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Economy

Costly water in city as rationing set to intensify

A water vendor in Kaloleni, Nairobi. photo | dennis onsongo
A water vendor in Kaloleni, Nairobi. photo | dennis onsongo 

Nairobi residents will continue to spend more on water as the utility provider signalled increased rationing after the levels at main reservoir Ndakaini Dam dropped to an all-time low.

Intensified rationing of the commodity by the Nairobi City Water and Sewerage Company (NCWSC) will see households dig deeper into their pockets as they seek expensive water from private vendors.

Vendors charge Sh20 or higher for 20 litres of water or 0.02 cubic meter, reaping a huge profit from the supply shortage.

This is compared Sh53 per 1,000 litres charged by the NCWSC for those consuming less than 60,000 litres monthly — consumption segment that covers the majority of the city’s households.

“In anticipation of the rains we would like to inform our customers that the Ndakaini dam has now reached an all-time low at 21 per cent.

“However, we continue to supply the available water through the rationing programme and assure residents that we are supplying at the optimal level,” said the NCWS.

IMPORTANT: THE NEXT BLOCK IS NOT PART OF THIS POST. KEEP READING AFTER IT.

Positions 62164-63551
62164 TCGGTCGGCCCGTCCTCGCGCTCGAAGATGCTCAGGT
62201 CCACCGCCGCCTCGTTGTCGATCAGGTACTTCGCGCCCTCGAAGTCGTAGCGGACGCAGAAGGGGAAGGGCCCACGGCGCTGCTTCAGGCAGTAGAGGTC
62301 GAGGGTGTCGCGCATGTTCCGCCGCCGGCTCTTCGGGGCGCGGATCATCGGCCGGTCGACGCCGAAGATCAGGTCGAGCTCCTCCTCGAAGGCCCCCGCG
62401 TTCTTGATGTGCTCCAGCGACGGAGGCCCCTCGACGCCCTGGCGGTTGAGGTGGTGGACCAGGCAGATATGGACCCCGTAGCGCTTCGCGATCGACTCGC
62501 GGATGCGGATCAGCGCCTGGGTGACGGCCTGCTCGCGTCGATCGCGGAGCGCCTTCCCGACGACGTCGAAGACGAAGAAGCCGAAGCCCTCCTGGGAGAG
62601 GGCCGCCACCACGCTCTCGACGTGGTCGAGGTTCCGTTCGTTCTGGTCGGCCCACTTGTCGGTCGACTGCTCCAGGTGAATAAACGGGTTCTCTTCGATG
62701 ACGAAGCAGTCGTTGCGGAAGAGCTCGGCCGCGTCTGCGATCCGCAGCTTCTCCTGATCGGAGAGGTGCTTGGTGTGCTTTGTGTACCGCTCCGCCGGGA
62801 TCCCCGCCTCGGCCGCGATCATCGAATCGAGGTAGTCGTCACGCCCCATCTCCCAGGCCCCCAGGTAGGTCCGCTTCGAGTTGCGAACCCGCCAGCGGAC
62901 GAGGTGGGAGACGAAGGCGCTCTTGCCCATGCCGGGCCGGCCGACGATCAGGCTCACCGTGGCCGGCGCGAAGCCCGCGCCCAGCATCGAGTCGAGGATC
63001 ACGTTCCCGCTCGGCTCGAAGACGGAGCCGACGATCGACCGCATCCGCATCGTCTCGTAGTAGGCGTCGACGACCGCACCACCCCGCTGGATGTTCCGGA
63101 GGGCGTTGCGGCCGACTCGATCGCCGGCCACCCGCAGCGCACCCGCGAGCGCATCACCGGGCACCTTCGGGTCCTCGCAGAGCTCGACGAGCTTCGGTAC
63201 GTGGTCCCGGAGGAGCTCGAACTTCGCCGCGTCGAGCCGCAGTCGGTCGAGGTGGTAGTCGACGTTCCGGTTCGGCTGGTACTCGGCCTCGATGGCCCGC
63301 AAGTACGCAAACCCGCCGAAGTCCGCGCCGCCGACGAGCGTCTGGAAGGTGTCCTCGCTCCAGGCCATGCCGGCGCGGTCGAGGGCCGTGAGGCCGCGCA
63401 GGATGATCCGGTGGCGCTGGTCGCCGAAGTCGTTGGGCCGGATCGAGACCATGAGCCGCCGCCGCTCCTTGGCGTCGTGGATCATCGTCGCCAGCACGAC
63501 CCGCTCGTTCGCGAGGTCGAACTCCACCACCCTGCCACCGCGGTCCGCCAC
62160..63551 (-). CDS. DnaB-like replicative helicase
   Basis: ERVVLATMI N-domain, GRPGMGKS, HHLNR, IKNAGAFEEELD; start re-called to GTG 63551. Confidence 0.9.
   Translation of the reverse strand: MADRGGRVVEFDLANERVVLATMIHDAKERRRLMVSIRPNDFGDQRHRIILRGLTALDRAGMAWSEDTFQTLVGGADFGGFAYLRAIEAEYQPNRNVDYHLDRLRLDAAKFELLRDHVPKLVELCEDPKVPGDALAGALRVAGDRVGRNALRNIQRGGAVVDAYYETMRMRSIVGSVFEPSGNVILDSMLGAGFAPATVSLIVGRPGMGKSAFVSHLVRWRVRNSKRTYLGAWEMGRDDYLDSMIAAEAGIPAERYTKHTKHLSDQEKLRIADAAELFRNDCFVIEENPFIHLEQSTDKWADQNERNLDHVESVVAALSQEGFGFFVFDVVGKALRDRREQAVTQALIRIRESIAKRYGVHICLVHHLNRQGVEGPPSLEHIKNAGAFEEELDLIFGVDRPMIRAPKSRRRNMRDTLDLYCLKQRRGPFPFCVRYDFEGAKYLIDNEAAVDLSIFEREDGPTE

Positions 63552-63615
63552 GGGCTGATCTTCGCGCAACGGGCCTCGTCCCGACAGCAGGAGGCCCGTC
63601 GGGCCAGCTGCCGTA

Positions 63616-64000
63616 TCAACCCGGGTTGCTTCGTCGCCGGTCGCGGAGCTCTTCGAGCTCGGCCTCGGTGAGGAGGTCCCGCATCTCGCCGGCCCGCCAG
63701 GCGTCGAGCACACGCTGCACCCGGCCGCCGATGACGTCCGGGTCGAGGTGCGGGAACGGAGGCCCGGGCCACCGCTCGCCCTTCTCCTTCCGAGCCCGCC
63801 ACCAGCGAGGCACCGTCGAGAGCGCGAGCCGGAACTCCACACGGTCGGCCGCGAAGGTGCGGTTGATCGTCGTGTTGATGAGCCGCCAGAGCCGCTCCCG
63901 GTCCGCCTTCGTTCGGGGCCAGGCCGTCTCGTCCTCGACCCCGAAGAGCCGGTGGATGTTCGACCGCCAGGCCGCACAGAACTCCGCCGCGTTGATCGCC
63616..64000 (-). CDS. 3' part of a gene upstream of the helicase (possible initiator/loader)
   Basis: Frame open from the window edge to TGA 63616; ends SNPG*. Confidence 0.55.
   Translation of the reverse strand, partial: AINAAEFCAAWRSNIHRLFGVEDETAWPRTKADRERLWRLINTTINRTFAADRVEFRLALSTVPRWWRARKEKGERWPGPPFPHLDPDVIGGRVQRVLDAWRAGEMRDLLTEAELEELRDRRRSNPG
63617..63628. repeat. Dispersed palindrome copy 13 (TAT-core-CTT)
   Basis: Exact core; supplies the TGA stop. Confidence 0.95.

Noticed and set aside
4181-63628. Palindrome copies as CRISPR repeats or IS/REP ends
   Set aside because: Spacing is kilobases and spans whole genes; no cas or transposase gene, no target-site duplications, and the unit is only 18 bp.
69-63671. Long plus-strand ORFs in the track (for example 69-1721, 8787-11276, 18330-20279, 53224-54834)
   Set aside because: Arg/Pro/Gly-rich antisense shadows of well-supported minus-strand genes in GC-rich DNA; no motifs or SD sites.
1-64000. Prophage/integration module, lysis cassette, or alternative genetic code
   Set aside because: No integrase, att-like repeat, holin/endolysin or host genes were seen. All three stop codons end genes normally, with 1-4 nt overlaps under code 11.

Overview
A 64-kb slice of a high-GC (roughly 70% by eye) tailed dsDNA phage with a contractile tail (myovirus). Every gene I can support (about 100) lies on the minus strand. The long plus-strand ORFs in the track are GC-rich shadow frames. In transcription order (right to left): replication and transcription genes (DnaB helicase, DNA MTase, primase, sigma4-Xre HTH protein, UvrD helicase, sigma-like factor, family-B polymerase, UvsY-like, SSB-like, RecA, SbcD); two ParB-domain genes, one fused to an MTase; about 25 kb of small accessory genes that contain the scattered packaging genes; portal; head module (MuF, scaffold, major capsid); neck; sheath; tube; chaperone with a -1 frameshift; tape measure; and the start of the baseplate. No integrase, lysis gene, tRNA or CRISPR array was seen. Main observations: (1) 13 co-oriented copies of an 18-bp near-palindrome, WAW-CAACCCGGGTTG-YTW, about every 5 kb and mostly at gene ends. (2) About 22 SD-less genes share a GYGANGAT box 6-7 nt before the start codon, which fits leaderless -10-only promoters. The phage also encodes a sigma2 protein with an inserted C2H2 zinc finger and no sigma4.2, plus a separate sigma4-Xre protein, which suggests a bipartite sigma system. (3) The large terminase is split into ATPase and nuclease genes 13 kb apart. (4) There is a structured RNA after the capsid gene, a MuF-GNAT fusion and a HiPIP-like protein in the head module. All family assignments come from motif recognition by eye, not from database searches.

The water company started rationing in January due to depressed water levels at the Ndakaini dam in Murang’a County – the main water source for the city.

It was expected that long rains starting late March would lift water levels at the dams and ease the rationing. However, the heavy rains have delayed and left around 2.7 million people in need of food aid after dry spell in October and November.

Water scarcity last month forced Kenyan flower firm, Primarosa Flowers, to stop operations at its Athi-River base and relocate to its Nyahururu farm. The firm said it had become unsustainable to rely on water from private vendors.

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